Strategies For Terminating Employees

Lucas Deal February 21, 2013

Wayland recommends having an intelligent but fluid strategy here. Different situations will require different levels of tact.

“I think it’s helpful if you have some procedures in place (that) everybody follows them,” he says. “But I think the more specific you try to make it, the more problematic it can become.”

He says the one thing you should always do is be honest. Inconsistency can raise questions. So can poor wording. A layoff is different than a termination, and Wayland says you should call each by its proper name.

“If you aren’t laying them off due to a lack of work, the fact that you call it a layoff doesn’t really make it a layoff,” he says.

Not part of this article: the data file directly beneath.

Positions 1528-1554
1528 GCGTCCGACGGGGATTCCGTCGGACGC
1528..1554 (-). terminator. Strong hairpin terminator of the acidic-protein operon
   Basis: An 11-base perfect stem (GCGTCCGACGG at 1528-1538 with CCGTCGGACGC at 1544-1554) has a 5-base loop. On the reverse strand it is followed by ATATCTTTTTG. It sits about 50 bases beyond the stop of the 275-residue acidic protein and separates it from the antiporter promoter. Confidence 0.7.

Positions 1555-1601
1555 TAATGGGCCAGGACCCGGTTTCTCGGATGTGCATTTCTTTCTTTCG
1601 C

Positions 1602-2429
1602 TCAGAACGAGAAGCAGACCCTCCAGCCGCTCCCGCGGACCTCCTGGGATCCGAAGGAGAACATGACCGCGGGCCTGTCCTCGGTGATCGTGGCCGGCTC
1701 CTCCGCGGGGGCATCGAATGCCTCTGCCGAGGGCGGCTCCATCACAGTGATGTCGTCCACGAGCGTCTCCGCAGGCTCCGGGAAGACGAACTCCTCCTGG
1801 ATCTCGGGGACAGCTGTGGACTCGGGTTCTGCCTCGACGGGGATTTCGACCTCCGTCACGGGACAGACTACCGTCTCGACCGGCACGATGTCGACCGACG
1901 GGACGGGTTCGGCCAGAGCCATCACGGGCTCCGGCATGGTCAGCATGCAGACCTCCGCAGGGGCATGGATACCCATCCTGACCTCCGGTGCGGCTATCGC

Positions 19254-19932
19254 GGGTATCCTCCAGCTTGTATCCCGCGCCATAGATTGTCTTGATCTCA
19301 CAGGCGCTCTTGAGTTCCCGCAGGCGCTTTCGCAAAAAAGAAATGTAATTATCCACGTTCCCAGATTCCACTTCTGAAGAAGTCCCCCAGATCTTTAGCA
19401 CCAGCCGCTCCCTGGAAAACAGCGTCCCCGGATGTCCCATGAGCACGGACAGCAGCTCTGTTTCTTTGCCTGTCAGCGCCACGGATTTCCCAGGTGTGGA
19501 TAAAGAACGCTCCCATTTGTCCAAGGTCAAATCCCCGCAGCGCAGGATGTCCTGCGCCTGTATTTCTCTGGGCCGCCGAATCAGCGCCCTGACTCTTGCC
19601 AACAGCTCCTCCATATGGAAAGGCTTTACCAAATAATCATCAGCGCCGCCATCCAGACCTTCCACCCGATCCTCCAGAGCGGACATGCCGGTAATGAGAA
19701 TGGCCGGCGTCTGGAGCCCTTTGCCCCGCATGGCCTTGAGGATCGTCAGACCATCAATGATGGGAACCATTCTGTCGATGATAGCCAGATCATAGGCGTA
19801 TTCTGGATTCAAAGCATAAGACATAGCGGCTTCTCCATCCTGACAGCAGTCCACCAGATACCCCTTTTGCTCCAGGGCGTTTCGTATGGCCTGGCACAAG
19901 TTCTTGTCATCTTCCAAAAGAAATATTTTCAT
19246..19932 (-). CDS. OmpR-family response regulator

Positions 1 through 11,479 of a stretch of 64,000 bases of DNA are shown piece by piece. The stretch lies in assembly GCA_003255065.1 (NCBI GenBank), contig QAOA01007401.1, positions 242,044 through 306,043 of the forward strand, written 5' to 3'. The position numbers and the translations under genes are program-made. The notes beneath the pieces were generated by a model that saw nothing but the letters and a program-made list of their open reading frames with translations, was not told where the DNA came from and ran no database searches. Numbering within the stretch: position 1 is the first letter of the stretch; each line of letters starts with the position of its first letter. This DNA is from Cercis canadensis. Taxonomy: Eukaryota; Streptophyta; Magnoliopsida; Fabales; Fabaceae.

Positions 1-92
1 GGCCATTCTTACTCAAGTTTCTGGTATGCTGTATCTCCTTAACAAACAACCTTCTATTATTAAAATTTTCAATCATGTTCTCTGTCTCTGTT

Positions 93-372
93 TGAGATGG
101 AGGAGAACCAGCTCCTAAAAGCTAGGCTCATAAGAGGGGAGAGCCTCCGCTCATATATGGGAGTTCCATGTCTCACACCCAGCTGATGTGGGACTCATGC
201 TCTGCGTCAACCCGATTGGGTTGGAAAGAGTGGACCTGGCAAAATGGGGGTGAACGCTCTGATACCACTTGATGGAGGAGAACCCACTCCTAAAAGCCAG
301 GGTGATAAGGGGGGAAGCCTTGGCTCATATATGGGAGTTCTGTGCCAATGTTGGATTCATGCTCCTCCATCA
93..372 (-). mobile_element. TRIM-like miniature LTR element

All of this comes into play when a former employee files a wrongful termination lawsuit.

Wayland says “more than 75 percent” of employment lawsuits come from a separation of employment. Hauge recommends contacting legal counsel before terminating any employee, but says that can only minimize, not eliminate the risk of a lawsuit.

Termination is such an emotional situation, he says, you have to be aware of the possibility.

It should come as no surprise that angry and embarrassed employees are more likely to file charges or make legal claims against their former employers, he adds.

Both Hauge and Wayland believe an honest, planned and well-documented interaction with an employee is the best way to prevent and these situations.

Adds Wayland, “If a termination is investigated, are you going to be in the position to articulate with legitimate reasons why you did what you did?”

This is the second of Successful Dealer’s two-part series on making staffing changes. For the first installment on adding staff, please CLICK HERE.

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